Since Nepal’s participation in China’s Belt and Road Initiative (BRI) seven years ago, the bilateral ties between the two countries have evolved in multifaceted ways. Under the framework of the BRI, China’s investment in major infrastructure, energy projects and industries in Nepal has grown remarkably. Just recently, Nepal inaugurated its third international airport in Pokhara, built with China’s assistance. There are also talks of a cross-border railway, which, if materialized, could be a railway link traversing through some of the most spectacular Himalayan landscapes in the world.
In March 2016, Nepal and China signed a milestone Transit and Transport Agreement, which gives Nepal, otherwise reliant on Indian for third-country trade, access to four Chinese seaports and three land ports for third-country trade. Similarly, before the Covid-19 pandemic, Nepal received the highest number of Chinese tourists it had ever seen – in 2019 a record 169,543 Chinese tourists visited Nepal. Likewise, more and more Nepalese are traveling to China for a variety of purposes, further deepening people-to-people relations. Indeed, the growing engagement with China has positively impacted Nepal’s development in a variety of ways. However, Nepal should do more to deepen and leverage its ties with China, the world’s second-largest economy, for its economic development. During his Nepal visit in 2019, President Xi underlined that the two sides should consolidate the political foundation of bilateral ties, and set the building of a community with a shared future as a long-term goal for the development of China-Nepal relations.
As one of the least developed countries in the world, Nepal faces the daunting task of economic development. It desperately needs to address its severe problem of youth unemployment. Each year, Nepalese youth leave the country in hordes in search of employment abroad. In its recent forecast issued by the World Bank in April, it predicted slower economic growth for Nepal this year, citing the impacts of import restrictions, monetary policy tightening, high inflation and shrinking government expenditure. If Nepal is to elevate itself from the least developed country to a developing country by 2026, it should singularly focus on its economic development and proactively seek everything that will help it grow economically. Engagement with China under the BRI should be one of Nepal’s major economic development strategies. Drawing lessons from China’s experience of economic development, Nepal should take necessary measures to make itself an attractive destination for foreign investors.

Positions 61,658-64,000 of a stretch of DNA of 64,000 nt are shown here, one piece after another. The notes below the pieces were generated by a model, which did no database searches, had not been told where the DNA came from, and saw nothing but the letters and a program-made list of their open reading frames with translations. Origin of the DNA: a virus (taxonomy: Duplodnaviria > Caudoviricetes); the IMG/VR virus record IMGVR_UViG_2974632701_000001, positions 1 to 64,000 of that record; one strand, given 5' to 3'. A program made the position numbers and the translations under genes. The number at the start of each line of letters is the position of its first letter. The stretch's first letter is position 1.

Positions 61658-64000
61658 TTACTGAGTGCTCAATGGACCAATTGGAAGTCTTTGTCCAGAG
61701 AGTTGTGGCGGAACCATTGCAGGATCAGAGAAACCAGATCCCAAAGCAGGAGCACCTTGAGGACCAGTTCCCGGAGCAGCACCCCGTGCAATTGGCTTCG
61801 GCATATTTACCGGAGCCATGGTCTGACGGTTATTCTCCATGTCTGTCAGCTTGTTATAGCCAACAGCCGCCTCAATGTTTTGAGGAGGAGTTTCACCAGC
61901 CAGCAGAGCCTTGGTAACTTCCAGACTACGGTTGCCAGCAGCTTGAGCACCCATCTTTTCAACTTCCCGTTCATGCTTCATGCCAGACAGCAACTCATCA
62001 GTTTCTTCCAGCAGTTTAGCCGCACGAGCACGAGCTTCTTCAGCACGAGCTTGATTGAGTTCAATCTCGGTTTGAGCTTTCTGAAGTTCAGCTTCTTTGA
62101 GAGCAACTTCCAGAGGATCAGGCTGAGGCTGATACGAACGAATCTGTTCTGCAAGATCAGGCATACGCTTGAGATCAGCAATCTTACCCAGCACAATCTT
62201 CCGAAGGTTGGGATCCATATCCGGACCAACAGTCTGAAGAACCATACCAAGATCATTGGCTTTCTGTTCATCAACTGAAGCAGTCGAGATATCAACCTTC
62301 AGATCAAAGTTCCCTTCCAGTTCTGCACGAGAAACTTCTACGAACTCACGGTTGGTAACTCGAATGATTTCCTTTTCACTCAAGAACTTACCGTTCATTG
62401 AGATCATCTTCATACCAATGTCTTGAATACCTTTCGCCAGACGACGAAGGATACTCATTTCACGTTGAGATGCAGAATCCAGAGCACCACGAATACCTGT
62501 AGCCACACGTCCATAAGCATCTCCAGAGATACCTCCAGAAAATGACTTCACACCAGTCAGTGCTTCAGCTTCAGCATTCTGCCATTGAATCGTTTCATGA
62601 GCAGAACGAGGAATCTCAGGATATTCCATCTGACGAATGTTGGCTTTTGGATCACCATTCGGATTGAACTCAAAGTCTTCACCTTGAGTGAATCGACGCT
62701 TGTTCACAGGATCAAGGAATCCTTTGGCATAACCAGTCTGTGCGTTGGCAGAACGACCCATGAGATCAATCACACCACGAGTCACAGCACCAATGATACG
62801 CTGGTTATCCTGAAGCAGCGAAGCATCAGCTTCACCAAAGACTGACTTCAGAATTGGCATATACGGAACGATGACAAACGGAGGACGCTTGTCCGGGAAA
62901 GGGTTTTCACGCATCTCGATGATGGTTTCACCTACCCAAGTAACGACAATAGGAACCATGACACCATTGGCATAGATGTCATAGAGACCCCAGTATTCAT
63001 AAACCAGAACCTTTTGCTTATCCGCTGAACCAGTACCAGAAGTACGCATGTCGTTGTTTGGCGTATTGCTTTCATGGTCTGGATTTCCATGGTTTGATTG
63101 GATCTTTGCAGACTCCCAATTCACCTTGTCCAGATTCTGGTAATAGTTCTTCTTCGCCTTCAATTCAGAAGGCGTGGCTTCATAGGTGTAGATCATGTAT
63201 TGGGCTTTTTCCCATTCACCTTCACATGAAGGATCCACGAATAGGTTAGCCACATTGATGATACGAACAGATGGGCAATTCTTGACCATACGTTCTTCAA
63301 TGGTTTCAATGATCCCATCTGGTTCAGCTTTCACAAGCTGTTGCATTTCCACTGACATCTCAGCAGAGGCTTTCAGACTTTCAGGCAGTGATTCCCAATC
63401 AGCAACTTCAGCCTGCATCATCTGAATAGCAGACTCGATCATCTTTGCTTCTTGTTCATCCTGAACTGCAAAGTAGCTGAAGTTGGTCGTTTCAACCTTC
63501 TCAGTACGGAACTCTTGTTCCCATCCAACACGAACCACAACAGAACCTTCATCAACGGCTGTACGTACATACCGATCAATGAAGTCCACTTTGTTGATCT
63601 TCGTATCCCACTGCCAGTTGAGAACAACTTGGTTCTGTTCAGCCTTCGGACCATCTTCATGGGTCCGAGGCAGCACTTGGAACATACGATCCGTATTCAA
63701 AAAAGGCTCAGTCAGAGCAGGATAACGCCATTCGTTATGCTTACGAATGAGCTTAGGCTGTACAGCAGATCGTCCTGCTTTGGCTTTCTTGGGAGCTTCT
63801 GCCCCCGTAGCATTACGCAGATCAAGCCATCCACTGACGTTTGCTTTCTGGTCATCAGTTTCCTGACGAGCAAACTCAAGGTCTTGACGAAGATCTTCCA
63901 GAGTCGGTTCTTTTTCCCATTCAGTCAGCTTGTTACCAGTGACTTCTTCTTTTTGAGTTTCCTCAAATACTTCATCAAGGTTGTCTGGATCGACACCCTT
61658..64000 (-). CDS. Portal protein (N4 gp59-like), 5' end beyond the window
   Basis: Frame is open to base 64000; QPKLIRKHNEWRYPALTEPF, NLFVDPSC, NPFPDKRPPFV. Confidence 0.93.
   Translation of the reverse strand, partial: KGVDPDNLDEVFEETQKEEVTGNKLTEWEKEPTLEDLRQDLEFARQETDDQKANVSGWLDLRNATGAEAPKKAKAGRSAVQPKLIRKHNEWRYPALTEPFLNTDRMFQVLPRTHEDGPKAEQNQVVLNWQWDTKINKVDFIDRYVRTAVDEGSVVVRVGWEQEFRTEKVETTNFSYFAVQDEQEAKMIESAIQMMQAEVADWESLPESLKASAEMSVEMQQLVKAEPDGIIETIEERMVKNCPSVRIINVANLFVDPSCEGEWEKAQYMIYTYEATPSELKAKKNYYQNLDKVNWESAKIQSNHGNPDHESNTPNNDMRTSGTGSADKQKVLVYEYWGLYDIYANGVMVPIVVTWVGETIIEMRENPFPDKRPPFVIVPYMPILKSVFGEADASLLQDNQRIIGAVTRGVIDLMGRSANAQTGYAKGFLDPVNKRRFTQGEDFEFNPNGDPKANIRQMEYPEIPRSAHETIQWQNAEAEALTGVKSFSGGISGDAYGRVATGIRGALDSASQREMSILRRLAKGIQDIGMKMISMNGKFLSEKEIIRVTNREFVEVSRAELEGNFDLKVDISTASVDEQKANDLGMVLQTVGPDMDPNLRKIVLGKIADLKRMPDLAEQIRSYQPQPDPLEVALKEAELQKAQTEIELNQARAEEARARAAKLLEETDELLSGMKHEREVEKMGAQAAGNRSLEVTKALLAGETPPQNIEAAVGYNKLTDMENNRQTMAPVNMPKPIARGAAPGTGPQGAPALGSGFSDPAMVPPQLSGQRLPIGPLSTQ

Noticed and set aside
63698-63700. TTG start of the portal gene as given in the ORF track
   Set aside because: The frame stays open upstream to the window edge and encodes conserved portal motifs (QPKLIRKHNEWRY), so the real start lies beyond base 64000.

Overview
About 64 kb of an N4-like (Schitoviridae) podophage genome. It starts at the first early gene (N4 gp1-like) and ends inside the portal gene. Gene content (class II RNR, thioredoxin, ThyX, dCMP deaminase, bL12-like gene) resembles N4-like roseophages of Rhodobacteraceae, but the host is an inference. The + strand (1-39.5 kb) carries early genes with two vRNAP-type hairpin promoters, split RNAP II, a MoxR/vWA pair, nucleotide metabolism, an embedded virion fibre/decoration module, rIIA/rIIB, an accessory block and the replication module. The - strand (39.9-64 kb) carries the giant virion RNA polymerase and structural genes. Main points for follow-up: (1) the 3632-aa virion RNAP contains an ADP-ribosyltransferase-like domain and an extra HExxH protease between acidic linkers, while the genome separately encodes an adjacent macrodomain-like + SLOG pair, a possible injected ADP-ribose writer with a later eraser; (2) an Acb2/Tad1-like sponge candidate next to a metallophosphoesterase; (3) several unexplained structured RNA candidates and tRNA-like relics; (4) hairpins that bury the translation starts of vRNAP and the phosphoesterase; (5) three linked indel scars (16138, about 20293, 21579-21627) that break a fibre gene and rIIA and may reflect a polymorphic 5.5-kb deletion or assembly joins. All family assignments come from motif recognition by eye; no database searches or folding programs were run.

This week, National Assembly Chairman Ganesh Prasad Timilsina visited China and met with China’s top leaders including Zhao Leji, chairman of the Standing Committee of the National People’s Congress, China’s top legislature, and Wang Huning, chairman of the National Committee of the Chinese People’s Political Consultative Conference. His visit, the highest-level visit from Nepal to China since then President Bidya Bhandari attended the opening ceremony of the Beijing Winter Olympics in May 2022, has revitalized Nepal-China bilateral relations in the post-pandemic landscape, fostering strengthened mutual trust between the two nations. In the near future, Nepali Prime Minister Pushpa Kamal Dahal is expected to embark on his first official visit to China since assuming office for a third time. He should seize the opportunity brought by the BRI to further deepen its economic ties with China and pave the way towards sustainable economic growth, enhanced bilateral relations and a brighter future for both nations and the entire South Asian region. Nepal should work together with China in earnest to develop robust cross-border infrastructures, including highways and railways, in order to facilitate seamless year-round trade. This will unlock numerous opportunities in cross-border trade and beyond. Nepal could emerge as a pivotal gateway for China into the South Asian region.
China could potentially play a significant role in assisting with the modernization of Nepal’s agriculture sector. Chinese farmers have effectively utilized modern tools and technologies in cultivation, and Nepalese farmers can benefit from adopting similar practices. To facilitate this, it is crucial for the Nepal government to reform its policies, making it easier for Nepali farmers to import agricultural tools and equipment from China. Furthermore, Nepal has the opportunity to draw valuable lessons from China’s agricultural advancements in order to enhance its own agricultural development. China is also a technological powerhouse. With digital technologies taking precedence over our lives around the world, Nepal can and should take advantage of China’s technological prowess in adopting the latest technologies and training its manpower for the future. The opportunities for cooperation are diverse and immense, and it is crucial for Nepal to demonstrate eagerness and a strong commitment to fostering collaboration with China.